Uninsured and Scared

Uninsured+and+Scared

Photo by Ethan Alonzo

By Natalie Garcia , CONTRIBUTOR
As the outbreak of the COVID-19 virus spreads worldwide, millions of Americans are put out of work and left with no health care insurance leaving them more vulnerable to the Coronavirus.
Although there are various types of independent agencies and other government assistance programs that individuals can apply for, issues arise for those who were not covered before the quarantine lockdown, which state and local governments began enforcing in mid-March. Citizens who have been laid off due to the outbreak now face the struggle of being able to afford and apply for any type of assistance during the outbreak.
According to Kaiser Family Foundation reports the largest categories of uninsured workers are occupying minimum wage jobs. These jobs include drivers, cashiers, restaurant servers and cooks, hotel workers, and retail salespersons.
These types of service occupations involve regular contact with the public, making it more likely that uninsured workers will be exposed to people with COVID-19. Conversely, uninsured workers who contract COVID-19 will be more likely to expose the public to infection, CNN reports.
The result of mass unemployment rates traumatically affects the lives of those who are both unemployed and uninsured not knowing what to do moving forward to prevent getting infected with the virus.
Those who are now uninsured and unemployed might actually help them qualify for taxpayer-funded medical treatment through Medicaid.
The most devastating fear for many of the uninsured would be for them personally or a family member to be admitted to the hospital for COVID-19 and then have to suffer afterward from detrimental medical bills.
Naomi Velasquez, self-employed and struggling to find health insurance knows what this fear feels like especially during a time of a pandemic.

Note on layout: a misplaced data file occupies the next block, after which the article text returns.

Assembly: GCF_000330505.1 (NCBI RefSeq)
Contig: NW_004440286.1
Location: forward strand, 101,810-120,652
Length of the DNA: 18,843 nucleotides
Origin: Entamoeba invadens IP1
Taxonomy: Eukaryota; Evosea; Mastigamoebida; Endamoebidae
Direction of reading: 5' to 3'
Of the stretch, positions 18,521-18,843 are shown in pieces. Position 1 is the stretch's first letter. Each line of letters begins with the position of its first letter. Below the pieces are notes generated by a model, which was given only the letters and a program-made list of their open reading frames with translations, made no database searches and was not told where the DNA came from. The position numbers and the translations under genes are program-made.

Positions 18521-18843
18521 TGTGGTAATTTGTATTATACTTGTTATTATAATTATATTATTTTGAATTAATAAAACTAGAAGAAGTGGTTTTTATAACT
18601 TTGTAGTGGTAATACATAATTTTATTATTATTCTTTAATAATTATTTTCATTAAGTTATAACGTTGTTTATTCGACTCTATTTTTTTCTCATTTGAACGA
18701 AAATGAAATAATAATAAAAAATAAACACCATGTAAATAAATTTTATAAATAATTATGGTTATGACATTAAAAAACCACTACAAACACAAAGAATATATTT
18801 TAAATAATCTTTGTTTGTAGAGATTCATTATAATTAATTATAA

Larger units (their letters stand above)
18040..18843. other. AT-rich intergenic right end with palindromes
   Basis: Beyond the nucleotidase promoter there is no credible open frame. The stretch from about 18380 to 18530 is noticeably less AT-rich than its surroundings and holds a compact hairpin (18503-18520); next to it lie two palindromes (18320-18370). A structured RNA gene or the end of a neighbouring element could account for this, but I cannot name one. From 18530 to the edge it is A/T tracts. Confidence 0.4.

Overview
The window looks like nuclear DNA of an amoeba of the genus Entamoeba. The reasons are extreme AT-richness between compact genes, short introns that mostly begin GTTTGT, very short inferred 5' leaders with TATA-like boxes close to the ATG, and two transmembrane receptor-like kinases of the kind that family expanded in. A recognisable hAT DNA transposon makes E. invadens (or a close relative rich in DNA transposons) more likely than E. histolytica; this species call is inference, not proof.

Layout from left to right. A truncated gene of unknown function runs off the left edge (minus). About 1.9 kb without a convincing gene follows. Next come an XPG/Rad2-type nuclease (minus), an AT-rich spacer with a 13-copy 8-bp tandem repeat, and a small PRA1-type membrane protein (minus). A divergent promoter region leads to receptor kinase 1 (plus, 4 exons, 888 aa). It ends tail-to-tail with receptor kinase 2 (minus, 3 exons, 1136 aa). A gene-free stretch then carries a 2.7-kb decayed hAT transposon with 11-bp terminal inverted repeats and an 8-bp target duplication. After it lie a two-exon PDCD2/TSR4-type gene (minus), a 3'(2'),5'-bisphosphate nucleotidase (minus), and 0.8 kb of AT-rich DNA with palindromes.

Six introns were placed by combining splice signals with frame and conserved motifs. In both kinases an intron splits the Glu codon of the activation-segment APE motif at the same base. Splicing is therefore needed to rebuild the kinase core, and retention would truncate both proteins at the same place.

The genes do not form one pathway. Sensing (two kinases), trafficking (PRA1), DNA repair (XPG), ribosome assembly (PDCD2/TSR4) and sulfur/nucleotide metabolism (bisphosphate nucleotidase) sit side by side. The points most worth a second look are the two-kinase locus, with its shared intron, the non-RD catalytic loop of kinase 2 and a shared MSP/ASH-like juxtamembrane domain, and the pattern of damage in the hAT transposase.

“It terrifies me to even think about that my family and I are under this circumstance during such a vulnerable time,” Velasquez said in an interview. “The thought of sending my three-year-old to the hospital by himself is already devastating enough but in addition to outstanding medical bills afterward would leave us unable to ever financially recover.”
The United States has various options to get covered for the 27 million Americans who were uninsured before the Coronavirus outbreak. Although it may not be the easiest process to check qualification statuses per state, Medicaid is largely an insurance resource where most will qualify. The rules for eligibility (including the income cut-off) vary by state.
Benefits.gov states, “In order to qualify for this benefit program, you must be a resident of the state of California, in need of health care/insurance assistance, and whose financial situation would be characterized as low income or very low income. You must also be a U.S. national, citizen, or have satisfactory immigration status. To qualify for this benefit, you must be over the age of 64, be pregnant or have a child 18 or under, be blind or disabled, or have a child, parent, or spouse in your household who is blind or disabled.
For those who do not qualify for their state Medicaid, an alternative option is to look into state insurance exchanges that were set up under the Affordable Cares Act (ACA). In California that exchange is Covered by the state.
The Trump administration has confirmed they will not extend enrollment periods through the federal insurance exchange. This will force people to apply for short-term health insurance if they qualify through an outside agency called COBRA.
“They can extend their employer plan for up to 18 months through COBRA, but that’s an especially pricey option,” according to Politico News.
In this case, individuals will have to research insurance marketplaces that are provided within their state because many have extended that special enrollment period due to the coronavirus outbreak. People must be aware that with mass amounts of people accessing these websites and call lines, wait times to speak to representatives can be lengthy.
“More than 4 million people who are uninsured would qualify for a subsidized ACA health plan that would cost them nothing in monthly insurance premiums,” according to Kaiser.
During a frightening time like this pandemic, the stresses of losing a job and healthcare insurance especially those with children can be overwhelming, but with research, people have some options. Healthcare insurances understand they are in demand and will hopefully work with individuals to get them the best benefits suited for them and their families.